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Nervous Dems say donors had better get going

Jun 15, 2012 - By Julie Pace, The Associated Press

WASHINGTON -- A growing chorus of once-confident Democrats now say President Barack Obama could lose the November election.

The hand-wringing reflects real worries among Democrats about Obama's ability to beat Republican rival Mitt Romney, who has proven to be a stronger candidate than many expected. But it's also a political strategy aimed at rallying major donors who may have become complacent.

Interviews with a dozen Democratic strategists and fundraisers across the country show an increased sense of urgency among Obama backers. It follows a difficult two weeks for the president, including a dismal report on the nation's unemployment picture, a Democratic defeat in the Wisconsin governor recall election and an impressive fundraising month for Romney and Republicans.

"We've all got to get in the same boat and start paddling in the same direction, or we're going to have some problems," said Debbie Dingell, a Democratic National Committee member and the wife of Michigan Rep. John Dingell.

"We can't take this for granted," said Peter Burling, a DNC member from New Hampshire. "I intend to be running scared from now until November."

These worries have also prompted some second-guessing of an Obama campaign operation once perceived as run by disciplined message specialists. Democratic pollster Stan Greenberg and former Clinton adviser James Carville this week wrote that Obama's efforts to convince voters that economic conditions are moving in the right direction aren't swaying people.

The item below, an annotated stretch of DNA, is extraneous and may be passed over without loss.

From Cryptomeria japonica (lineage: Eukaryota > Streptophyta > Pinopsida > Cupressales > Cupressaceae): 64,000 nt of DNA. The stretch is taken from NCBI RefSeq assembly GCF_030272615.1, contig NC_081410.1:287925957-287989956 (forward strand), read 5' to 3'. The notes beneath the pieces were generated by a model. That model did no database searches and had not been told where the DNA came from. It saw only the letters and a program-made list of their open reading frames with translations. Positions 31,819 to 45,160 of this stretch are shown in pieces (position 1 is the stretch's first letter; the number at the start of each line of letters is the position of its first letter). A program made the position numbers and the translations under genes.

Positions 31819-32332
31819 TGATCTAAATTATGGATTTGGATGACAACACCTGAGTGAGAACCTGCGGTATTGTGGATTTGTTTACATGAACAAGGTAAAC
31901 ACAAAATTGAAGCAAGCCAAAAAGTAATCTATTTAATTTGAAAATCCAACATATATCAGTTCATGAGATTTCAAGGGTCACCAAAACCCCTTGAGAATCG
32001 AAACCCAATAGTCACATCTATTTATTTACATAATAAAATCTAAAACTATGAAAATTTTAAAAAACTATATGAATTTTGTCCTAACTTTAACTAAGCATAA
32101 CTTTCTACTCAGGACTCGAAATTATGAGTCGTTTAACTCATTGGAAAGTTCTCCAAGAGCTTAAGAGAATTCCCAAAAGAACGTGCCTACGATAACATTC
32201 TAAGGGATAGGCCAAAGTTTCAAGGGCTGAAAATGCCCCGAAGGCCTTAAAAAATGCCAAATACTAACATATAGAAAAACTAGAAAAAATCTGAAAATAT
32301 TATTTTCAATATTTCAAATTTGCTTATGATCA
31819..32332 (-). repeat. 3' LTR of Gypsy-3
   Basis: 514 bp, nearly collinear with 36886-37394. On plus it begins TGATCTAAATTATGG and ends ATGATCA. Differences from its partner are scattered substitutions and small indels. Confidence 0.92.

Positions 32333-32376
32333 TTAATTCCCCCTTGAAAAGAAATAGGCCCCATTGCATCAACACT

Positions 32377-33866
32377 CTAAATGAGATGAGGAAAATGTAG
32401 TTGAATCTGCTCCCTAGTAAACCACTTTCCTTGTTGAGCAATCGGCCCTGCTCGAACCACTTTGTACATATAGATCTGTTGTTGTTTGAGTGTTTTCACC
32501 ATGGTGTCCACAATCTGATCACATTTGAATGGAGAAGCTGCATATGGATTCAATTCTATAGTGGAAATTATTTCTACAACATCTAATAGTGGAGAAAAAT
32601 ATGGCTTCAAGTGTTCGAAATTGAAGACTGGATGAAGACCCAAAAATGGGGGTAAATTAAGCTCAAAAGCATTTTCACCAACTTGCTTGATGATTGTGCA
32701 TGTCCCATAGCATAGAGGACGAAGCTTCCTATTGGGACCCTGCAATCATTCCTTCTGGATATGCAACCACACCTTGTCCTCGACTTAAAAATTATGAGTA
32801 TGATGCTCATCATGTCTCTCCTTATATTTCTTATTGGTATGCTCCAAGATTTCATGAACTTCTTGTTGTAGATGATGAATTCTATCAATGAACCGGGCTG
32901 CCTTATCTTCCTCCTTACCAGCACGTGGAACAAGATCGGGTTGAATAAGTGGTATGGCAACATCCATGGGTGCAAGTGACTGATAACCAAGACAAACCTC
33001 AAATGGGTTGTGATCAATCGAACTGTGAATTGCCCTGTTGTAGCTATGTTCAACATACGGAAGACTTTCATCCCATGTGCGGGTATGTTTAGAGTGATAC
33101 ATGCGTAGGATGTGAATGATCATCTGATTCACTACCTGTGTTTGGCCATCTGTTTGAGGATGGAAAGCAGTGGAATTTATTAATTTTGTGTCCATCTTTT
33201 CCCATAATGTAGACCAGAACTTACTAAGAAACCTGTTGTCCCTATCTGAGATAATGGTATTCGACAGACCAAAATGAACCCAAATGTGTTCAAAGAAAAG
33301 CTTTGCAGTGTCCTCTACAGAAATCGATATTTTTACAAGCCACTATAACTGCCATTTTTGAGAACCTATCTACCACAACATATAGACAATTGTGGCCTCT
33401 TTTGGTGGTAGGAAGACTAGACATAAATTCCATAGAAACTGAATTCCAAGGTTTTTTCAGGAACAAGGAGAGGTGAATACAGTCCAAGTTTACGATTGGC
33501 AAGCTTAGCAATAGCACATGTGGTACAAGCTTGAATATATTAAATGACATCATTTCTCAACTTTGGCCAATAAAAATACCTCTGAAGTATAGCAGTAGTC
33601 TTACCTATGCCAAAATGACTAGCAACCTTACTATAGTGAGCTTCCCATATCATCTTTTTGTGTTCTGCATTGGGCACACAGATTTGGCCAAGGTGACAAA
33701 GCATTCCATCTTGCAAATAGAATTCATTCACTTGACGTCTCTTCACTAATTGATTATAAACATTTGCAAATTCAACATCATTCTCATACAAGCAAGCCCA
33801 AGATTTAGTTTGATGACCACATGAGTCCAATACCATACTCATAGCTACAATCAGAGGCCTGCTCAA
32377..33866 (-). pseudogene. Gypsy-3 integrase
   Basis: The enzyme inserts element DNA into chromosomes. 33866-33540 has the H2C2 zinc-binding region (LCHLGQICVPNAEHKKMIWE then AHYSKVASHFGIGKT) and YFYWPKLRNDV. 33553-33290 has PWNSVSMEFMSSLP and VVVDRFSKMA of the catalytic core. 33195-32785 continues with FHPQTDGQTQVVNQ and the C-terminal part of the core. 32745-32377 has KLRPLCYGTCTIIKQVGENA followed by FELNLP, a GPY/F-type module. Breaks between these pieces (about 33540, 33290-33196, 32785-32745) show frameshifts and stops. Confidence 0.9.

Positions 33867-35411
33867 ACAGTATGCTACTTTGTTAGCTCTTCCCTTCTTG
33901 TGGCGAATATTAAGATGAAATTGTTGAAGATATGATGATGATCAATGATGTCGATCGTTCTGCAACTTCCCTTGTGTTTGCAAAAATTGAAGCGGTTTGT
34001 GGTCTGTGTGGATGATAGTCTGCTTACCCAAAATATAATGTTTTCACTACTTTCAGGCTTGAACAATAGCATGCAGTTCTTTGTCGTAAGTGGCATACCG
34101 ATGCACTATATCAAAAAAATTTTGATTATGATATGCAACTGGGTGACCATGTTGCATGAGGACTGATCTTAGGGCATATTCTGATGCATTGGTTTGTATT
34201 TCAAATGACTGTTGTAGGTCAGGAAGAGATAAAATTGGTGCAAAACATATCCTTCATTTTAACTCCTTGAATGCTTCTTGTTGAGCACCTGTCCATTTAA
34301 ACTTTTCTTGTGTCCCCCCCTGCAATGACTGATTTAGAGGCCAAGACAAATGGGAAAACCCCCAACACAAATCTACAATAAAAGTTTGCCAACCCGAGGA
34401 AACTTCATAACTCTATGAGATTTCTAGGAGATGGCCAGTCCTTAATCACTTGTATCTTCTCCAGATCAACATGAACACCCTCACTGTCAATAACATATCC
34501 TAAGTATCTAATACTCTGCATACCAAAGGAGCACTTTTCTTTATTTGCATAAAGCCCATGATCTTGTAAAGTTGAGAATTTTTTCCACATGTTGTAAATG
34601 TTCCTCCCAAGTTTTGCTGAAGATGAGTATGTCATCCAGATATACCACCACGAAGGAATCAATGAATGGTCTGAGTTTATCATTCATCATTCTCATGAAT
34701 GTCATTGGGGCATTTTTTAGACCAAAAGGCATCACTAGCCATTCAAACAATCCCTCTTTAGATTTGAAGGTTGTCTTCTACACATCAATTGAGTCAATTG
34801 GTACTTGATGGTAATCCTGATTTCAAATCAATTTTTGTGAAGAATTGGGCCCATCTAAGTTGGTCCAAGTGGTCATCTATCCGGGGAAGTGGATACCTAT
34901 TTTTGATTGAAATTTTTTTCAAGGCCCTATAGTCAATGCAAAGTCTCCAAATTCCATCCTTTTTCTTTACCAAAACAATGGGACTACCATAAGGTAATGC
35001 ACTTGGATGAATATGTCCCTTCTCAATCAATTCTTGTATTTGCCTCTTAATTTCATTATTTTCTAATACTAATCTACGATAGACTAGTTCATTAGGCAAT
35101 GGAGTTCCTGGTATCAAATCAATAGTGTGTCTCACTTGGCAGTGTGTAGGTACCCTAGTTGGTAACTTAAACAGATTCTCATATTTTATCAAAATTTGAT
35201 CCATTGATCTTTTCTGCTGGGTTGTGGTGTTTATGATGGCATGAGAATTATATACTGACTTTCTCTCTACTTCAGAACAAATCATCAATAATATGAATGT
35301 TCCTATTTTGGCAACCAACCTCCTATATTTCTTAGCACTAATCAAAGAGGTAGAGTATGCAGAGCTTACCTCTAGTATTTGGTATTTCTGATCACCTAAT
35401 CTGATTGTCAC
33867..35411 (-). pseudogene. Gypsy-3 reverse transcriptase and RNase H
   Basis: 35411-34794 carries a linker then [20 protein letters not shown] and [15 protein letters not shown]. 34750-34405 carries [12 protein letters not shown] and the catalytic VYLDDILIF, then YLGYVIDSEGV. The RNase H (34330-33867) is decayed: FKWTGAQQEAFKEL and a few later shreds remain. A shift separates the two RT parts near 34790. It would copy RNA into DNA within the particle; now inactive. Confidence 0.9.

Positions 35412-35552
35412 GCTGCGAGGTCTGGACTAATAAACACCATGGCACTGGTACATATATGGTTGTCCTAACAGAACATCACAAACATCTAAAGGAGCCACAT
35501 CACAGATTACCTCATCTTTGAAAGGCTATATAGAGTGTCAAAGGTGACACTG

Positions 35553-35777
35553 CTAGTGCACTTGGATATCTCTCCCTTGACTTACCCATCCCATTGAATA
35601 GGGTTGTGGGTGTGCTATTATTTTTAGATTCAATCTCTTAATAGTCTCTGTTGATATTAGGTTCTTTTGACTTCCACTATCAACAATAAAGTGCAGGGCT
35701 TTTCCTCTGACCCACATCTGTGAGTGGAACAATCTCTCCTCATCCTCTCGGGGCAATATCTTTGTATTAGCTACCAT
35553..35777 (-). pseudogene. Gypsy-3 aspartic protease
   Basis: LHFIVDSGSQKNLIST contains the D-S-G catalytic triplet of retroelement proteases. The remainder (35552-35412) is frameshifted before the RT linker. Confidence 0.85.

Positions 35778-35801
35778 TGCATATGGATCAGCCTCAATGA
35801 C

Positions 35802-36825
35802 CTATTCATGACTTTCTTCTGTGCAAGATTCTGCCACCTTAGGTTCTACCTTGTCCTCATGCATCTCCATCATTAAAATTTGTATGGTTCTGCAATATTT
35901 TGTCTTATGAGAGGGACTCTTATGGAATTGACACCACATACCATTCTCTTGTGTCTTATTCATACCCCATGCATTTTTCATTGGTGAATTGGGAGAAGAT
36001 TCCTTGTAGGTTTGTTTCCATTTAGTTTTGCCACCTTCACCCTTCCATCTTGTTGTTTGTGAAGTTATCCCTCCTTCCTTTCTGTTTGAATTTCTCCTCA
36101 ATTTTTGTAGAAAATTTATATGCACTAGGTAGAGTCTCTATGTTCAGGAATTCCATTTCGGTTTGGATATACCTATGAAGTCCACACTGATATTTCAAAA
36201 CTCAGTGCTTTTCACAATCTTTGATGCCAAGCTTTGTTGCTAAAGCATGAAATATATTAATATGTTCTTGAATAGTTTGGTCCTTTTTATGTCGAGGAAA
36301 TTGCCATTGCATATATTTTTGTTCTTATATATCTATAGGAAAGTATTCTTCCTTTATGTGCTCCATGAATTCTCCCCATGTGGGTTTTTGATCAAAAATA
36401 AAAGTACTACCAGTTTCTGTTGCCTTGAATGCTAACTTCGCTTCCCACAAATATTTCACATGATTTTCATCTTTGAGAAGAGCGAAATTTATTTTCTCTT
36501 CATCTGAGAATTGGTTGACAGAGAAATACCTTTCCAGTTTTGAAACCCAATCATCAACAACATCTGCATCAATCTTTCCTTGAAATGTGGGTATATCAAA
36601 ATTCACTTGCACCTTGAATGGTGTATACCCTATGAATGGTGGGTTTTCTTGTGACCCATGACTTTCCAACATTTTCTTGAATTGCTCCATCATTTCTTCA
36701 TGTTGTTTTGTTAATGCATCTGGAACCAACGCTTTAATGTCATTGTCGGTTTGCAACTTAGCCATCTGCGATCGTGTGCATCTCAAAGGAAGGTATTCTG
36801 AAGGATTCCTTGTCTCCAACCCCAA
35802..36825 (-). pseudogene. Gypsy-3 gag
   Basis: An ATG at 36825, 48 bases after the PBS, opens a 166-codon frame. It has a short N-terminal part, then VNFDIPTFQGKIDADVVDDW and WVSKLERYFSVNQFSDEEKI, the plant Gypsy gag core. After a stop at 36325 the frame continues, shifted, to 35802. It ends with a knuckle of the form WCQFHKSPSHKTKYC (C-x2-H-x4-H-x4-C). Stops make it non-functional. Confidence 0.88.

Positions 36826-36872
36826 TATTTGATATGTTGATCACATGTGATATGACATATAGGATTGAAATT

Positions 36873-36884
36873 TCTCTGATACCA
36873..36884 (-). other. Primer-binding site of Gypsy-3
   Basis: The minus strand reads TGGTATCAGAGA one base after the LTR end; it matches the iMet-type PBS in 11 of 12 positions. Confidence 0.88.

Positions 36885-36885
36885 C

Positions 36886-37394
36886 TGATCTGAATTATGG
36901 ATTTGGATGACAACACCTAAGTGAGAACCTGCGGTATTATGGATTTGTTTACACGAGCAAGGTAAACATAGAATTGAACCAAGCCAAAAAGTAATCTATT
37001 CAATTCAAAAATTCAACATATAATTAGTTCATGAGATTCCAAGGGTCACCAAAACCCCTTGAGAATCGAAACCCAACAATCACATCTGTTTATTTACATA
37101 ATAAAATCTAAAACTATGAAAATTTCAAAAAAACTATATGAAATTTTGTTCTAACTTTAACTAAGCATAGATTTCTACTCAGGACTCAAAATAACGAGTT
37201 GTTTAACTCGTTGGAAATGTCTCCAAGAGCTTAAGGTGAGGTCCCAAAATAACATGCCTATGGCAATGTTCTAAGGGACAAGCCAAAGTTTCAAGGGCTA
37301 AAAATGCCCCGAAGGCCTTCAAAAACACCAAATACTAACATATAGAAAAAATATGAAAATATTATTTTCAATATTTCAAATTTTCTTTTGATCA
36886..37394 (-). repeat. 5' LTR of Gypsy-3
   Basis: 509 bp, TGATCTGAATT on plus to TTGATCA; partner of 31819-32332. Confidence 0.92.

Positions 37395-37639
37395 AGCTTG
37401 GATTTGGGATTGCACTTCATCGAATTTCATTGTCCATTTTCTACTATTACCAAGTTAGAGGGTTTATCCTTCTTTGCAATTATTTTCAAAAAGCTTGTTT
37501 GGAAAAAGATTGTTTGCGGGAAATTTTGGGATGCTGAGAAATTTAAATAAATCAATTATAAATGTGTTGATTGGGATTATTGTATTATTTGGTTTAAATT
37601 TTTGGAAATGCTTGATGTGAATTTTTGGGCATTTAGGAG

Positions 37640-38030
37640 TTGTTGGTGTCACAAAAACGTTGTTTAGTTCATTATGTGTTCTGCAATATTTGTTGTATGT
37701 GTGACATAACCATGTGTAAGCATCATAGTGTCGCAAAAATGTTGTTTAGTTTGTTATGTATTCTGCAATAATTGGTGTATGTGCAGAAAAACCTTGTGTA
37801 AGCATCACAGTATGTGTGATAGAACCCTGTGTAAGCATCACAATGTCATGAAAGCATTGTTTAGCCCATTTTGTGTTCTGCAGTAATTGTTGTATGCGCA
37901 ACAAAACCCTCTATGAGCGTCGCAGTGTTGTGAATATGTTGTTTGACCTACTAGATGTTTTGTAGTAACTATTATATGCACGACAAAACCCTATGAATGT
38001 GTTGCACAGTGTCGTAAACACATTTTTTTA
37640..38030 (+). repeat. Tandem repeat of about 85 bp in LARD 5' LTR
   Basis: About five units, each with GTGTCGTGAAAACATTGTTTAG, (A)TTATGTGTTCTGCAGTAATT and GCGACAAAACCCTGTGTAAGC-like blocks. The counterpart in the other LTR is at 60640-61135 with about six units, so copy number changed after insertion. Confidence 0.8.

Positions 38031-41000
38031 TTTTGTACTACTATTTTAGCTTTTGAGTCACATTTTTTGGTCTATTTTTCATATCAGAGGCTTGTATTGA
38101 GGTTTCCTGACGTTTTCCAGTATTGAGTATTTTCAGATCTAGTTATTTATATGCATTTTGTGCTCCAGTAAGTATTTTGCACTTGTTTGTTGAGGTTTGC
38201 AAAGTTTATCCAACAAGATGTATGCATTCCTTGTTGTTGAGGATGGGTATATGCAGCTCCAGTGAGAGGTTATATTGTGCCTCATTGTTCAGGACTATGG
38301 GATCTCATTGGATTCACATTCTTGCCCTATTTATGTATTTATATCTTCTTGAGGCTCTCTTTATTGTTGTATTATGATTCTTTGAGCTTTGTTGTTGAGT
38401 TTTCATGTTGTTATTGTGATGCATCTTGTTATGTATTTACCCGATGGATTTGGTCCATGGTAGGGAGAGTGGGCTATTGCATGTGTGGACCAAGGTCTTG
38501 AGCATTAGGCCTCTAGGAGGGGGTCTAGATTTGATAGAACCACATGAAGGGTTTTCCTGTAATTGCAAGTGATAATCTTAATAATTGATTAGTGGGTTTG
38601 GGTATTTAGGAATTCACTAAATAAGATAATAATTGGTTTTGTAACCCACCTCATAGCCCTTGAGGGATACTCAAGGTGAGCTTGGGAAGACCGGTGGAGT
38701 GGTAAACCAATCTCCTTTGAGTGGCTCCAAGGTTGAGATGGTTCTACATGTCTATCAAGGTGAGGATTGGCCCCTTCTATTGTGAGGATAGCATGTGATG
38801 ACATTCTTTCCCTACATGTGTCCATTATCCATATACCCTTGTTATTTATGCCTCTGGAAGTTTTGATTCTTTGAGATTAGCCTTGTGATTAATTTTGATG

"We will face an impossible head wind in November if we do not move to a new narrative," the strategists wrote.

Former Democratic Party chairman Don Fowler faulted the Obama camp for not laying more blame on Republicans for the slow economic recovery.

"The Obama campaign should make it clear whose fundamental fault the economic problems are, and they've chosen not to do that," he said, echoing an argument made by other Democrats. "Not doing that, they forfeit an argument, a strategy, a technique toward making the Republicans bear responsibility for these problems."

Some Democrats hope the deepening concern among some party faithful could lead to an increase in fundraising.

The mighty Obama and DNC fundraising operation fell behind Romney and Republicans in May, with the GOP team raising $76 million compared to the $60 million haul for the president and Democrats. And the pro-Obama super PAC Priorities USA Action has lagged far behind Republican-leaning outside groups, in part because of what senior strategist Bill Burton said was a sense of complacency among Democratic donors.

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